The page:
International Media Fixated On Still Undecided U.S. Presidential Election; UK, German, Russian Politicians Weigh In

The international news media today is utterly fixated on the U.S. presidential election that was still undecided as Tuesday night spilled into Wednesday. Throughout the morning, coverage blanketed cable TV, online and print outlets. Politicians in the UK, Germany, France and Russia have also begun to weigh in from both sides on the hotly-contested race.

The cable news nets in France and the UK are focused on the situation while the online editions of newspapers around the globe are leading with Donald Trump’s false claim that he has already won — and the response from Joe Biden’s camp. Among those are France’s Libération, Le Monde and Le Figaro; the UK’s Guardian, Telegraph, Independent and Times; Germany’s Allgemeine Zeitung and Der Spiegel; Italy’s La Repubblica and Corriere Della Sera; Spain’s El Pais and El Mundo; and Japan’s Asahi Shimbun.

Seemingly nonplussed, China’s state media, including Xinhua, is more broadly focused on its own president, Xi Jinping. However, The New York Times reports that some state media highlighted the potential for riots or other election-related violence while #AmericanElection had been viewed more than 3.9 billion times on Weibo.

Global trends on Twitter are a mix of election-related hashtags while Trump is the top trend in Russia. Russian TV’s RT News is keeping close tabs on the ongoing situation, and The Moscow Times has translated a series of comments from local politicians and public figures.

Per The Moscow Times, Communist Party leader Gennady Zyuganov said, “America is more divided than ever… I think that Biden, seeing that he is losing, might call for mass unrest… Between the two, Biden will be even more aggressive [than Trump toward Russia].”

Vladimir Zhirinovsky, leader of the nationalist opposition Liberal Democratic Party, added, ”Biden might get a lot of votes, but Donald Trump will still emerge the winner because he’s done more for Americans than any president before him… That’s considering that he faced obstruction from the very first day… Every American sees that Biden has certain health issues, it’s not his fault.”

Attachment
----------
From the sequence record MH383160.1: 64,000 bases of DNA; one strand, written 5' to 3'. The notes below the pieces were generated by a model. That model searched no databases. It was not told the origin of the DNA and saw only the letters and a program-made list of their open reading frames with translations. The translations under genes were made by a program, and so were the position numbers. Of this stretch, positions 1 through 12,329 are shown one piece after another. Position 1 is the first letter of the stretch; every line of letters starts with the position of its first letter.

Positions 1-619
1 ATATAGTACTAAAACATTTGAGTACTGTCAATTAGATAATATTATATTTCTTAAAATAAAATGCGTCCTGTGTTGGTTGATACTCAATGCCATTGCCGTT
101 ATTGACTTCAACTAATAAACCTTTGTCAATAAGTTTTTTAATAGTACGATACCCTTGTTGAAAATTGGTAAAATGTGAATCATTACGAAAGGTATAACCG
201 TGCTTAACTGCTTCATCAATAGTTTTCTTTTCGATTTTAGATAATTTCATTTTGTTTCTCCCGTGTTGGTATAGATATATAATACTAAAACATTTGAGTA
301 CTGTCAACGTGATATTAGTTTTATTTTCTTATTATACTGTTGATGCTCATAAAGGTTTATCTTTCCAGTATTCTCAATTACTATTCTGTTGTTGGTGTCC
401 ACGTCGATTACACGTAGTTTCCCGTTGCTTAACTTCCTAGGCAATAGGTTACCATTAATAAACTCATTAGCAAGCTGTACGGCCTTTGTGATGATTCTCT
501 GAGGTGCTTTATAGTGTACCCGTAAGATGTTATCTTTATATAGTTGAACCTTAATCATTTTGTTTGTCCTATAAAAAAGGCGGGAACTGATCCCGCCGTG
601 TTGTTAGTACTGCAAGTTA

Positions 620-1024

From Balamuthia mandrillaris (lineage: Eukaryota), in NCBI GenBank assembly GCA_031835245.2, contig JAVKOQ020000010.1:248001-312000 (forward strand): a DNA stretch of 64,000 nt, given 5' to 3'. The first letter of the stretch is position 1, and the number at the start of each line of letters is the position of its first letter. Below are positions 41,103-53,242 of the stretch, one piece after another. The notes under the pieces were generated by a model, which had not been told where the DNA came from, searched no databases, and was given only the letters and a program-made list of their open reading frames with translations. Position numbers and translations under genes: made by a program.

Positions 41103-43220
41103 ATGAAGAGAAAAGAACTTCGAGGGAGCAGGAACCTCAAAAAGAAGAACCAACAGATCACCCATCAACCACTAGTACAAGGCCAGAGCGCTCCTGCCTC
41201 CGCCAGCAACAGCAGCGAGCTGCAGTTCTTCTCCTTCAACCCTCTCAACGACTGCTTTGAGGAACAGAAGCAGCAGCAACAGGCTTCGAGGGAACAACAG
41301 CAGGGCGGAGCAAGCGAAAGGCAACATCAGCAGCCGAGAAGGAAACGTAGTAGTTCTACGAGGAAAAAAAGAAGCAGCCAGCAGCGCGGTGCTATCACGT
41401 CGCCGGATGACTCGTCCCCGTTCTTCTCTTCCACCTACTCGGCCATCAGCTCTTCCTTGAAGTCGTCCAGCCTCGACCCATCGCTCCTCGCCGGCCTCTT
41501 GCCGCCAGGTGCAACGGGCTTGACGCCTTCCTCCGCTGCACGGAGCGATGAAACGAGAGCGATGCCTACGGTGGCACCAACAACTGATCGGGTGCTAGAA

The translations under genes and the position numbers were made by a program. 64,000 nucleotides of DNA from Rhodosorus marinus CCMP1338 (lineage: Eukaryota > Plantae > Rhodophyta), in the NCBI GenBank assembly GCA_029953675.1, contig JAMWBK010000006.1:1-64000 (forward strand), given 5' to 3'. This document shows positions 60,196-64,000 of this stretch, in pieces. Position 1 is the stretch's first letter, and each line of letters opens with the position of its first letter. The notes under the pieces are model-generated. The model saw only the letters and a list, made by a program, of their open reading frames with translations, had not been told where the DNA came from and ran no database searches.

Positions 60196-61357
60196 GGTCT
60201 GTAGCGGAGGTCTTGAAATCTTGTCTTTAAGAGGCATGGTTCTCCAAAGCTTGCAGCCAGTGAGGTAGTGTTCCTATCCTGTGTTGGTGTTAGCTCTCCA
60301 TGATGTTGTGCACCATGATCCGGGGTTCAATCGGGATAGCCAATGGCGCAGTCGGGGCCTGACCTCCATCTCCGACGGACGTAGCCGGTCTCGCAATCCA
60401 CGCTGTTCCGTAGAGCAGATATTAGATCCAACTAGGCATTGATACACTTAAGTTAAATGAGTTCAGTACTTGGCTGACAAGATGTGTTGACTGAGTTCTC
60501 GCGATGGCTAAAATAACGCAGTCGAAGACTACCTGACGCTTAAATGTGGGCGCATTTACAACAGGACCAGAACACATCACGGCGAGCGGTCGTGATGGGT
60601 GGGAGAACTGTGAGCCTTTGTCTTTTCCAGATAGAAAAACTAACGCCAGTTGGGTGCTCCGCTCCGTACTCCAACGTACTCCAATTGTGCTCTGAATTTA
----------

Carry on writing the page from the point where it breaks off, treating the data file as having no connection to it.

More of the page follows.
Konstantin Kosachev, Chairman of the upper-house Federation Council’s Committee on Foreign Affairs, is quoted as saying, “It’s time for America to return to the politics of sanity, in which we will always support it… The subject of some kind of Russian interference, never convincingly proven but enough to permanently attack [Trump], has remained center stage in American realities since the 2016 election… However, it seems that the foreign factor may not play the same role [in 2020] as the last time. This means that any winner or loser in the presidential race will be forced to talk about purely domestic reasons for the outcome of the election, and that’s a completely different story that’s much closer to reality.”

Other politicians have weighed in including Marine Le Pen, President of France’s Rassemblement National party (formerly the National Front). She told CNews this morning she believes “the re-election of Donald Trump is better for France.” The right wing politician was in a heated battle for the French presidency with Emmanuel Macron in 2017, a year after the last U.S. election, and was among the first to congratulate Trump on his win at the time — even before the result was officially called.

German Defense Minister Annegret Kramp-Karrenbauer today told ZDF, “This is a very explosive situation. This is a situation that can lead to a constitutional crisis in the U.S… And it is something that must cause us great concern.”

UK politician and Trump campaigner Nigel Farage contradicted himself when he told the BBC “The evidence of fraud with postal voting is there for all to see… There is no evidence of fraud at this stage but we know from our own miserable experience over 20 years of massively extending postal voting that not only is there fraud, there’s intimidation. We’ve seen it again and again.”

Conservative UK MP Liam Fox also told the BBC, “I think what we’re seeing [from Trump] is political positioning in case it really comes down to the wire,” but allowed, “You can’t claim to have won when some of the bigger electoral votes are still to come.”

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